Al Snyder was pleasantly surprised to once receive “something” from George Harrison.

“I’m such a big Beatles fan, and I get this letter in the mail,” Snyder recalled. “It’s one of the biggest shocks of my life.”

One of the world’s most famous entertainers, as it turned out, wanted to use the registered name of Snyder’s Pittsburgh-area band for a few purposes. After a settlement, “Dark Horse” became the name of a Harrison song, album and record label.

As part of the settlement, Darkhorse, the band, was presented with what Snyder considered to be a long-shot opportunity to sign with Dark Horse Records. In a nod to what John Lennon said during the Beatles’ rooftop concert of 1969, Snyder has been telling folks for years that his group did not “pass the audition.”

He did, though, enjoy the process of recording the Darkhorse demo so much that he decided to invest in his own equipment and start a studio.

More than four decades later, after working with countless musicians on myriad projects, the keyboard player from Scott Township has released his first album of original compositions, “Rainy Afternoon.”

“Isn’t it terrible that you have a studio and you’re doing everybody else’s work, and when it comes to your own stuff, you think, I’m exhausted,” he said.

Actually, one track is the traditional “Stagger Lee,” probably best known for Lloyd Price’s version that topped the charts in 1959. Snyder’s arrangement, which he has been playing since his Darkhorse days, is so distinctive that he had it copyrighted.

Co-writing two “Rainy Afternoon” songs and playing guitar on a total of seven is Dave Hanner, half-namesake with Bob Corbin of one of Western Pennsylvania’s most successful musical aggregations.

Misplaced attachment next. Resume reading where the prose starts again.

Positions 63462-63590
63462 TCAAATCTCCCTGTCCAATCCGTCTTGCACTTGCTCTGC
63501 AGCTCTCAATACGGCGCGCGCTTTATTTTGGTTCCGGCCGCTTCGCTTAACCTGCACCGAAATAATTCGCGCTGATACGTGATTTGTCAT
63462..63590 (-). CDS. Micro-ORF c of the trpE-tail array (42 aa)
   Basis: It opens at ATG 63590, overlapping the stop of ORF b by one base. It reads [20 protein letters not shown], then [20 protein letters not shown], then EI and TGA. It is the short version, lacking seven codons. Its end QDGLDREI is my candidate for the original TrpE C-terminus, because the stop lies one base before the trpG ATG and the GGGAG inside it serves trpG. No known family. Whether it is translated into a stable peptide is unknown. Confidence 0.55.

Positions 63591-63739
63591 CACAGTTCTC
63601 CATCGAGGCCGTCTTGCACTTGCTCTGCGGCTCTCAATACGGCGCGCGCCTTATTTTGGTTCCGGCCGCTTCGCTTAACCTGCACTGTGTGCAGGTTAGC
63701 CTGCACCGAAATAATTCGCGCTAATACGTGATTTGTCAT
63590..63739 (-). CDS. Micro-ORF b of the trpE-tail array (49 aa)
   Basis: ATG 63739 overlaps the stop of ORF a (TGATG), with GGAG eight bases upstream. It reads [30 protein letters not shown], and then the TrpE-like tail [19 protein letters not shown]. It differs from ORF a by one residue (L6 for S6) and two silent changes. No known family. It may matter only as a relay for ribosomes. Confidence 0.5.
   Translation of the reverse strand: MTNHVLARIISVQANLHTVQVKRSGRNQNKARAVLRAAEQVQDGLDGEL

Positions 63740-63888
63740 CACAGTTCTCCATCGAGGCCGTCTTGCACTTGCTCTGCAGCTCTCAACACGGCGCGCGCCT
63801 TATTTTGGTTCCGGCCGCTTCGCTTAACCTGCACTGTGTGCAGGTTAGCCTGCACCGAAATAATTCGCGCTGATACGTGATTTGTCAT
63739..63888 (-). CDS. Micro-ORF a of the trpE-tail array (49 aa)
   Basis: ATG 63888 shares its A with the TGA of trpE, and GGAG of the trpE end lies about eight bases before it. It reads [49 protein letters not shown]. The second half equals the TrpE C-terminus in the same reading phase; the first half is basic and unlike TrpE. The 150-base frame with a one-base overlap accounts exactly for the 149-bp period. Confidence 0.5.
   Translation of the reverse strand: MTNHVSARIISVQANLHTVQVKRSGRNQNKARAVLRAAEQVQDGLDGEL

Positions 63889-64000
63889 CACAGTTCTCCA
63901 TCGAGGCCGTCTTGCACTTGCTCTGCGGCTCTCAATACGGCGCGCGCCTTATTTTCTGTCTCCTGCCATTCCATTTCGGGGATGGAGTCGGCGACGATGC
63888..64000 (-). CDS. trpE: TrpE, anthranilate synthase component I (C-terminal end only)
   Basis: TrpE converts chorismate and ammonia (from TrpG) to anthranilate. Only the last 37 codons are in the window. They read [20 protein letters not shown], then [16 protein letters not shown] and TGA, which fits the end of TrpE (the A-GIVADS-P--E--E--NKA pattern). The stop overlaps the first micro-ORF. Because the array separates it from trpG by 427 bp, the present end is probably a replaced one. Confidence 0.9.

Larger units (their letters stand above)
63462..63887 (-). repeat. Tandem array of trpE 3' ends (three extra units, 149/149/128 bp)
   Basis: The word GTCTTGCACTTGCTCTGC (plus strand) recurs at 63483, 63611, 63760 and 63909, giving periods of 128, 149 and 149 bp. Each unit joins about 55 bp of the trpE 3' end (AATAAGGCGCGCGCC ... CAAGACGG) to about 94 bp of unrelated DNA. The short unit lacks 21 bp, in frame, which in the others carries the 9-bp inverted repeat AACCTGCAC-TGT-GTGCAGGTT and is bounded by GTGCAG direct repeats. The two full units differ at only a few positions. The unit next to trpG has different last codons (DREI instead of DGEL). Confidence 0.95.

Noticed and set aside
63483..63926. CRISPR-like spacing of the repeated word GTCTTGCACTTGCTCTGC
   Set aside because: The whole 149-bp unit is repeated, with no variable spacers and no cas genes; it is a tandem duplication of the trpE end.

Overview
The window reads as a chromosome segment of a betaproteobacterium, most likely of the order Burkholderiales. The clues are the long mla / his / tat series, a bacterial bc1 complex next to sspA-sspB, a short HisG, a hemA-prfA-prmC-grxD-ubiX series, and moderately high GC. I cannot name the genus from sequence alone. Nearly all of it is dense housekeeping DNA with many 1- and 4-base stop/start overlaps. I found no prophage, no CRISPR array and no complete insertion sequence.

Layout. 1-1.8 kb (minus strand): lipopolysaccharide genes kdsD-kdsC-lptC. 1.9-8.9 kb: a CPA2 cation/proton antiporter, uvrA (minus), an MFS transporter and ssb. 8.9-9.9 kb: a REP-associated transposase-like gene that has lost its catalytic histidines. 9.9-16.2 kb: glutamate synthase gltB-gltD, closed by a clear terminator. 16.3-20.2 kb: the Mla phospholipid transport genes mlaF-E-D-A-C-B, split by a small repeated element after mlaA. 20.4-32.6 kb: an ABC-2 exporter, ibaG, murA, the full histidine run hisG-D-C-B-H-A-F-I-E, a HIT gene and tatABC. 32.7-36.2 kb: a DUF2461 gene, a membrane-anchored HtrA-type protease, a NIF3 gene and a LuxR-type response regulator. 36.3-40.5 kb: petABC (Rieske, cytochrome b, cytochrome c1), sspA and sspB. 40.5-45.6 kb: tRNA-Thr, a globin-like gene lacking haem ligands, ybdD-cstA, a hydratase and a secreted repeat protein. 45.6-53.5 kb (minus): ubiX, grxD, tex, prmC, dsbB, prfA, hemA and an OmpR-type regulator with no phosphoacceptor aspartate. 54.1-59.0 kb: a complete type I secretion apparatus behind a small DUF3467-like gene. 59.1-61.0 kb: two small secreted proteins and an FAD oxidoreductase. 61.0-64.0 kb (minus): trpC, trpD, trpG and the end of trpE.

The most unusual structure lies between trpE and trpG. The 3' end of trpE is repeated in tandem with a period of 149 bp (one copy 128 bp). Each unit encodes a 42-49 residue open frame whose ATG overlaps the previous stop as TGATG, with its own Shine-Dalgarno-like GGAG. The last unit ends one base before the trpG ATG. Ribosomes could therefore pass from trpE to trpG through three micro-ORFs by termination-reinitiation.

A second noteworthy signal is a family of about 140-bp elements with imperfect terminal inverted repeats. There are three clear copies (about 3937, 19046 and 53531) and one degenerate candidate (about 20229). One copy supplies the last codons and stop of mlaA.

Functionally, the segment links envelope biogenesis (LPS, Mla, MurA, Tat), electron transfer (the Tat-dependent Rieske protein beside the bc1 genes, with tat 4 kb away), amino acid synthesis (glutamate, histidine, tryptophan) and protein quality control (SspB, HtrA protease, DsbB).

Joined by Snyder on keyboards, bass player Kip Paxton – he performs on “Rainy Afternoon,” too – and drummer Dave Freeland, the Corbin/Hanner Band placed half a dozen singles on Billboard’s country chart in the early ’80s.

The band previously was known as Gravel and shared some bills with Darkhorse. One day, Freeland called Snyder to ask if he’d play a fairly involved piano part for Gravel.

“I said, ‘This sounds really good, but why don’t you come over to my studio, and I can do better,’” Snyder recalled. “So they came over, and then we did five or six songs and sent them down to Nashville.”

As part of a record deal for them as a duo, Corbin and Hanner recently had visited Tennessee’s music capital to record with some session veterans.

“They had five songs in the can with studio players, and when we sent down these songs from my studio, they liked the band better,” Snyder said. “So they scrapped what they had from the studio players and signed the whole band.”

He had yet to perform with his bandmates live, though. When the time came, at a venue in Latrobe, Corbin was out of action following a vehicle accident and Hanner turned up too sick to take the stage.

“So here’s me – never playing with them ever, except in the studio – and it’s me and Freeland and Kip,” Snyder said. “So the first job I ever played with the Corbin/Hanner Band was without Corbin and Hanner.”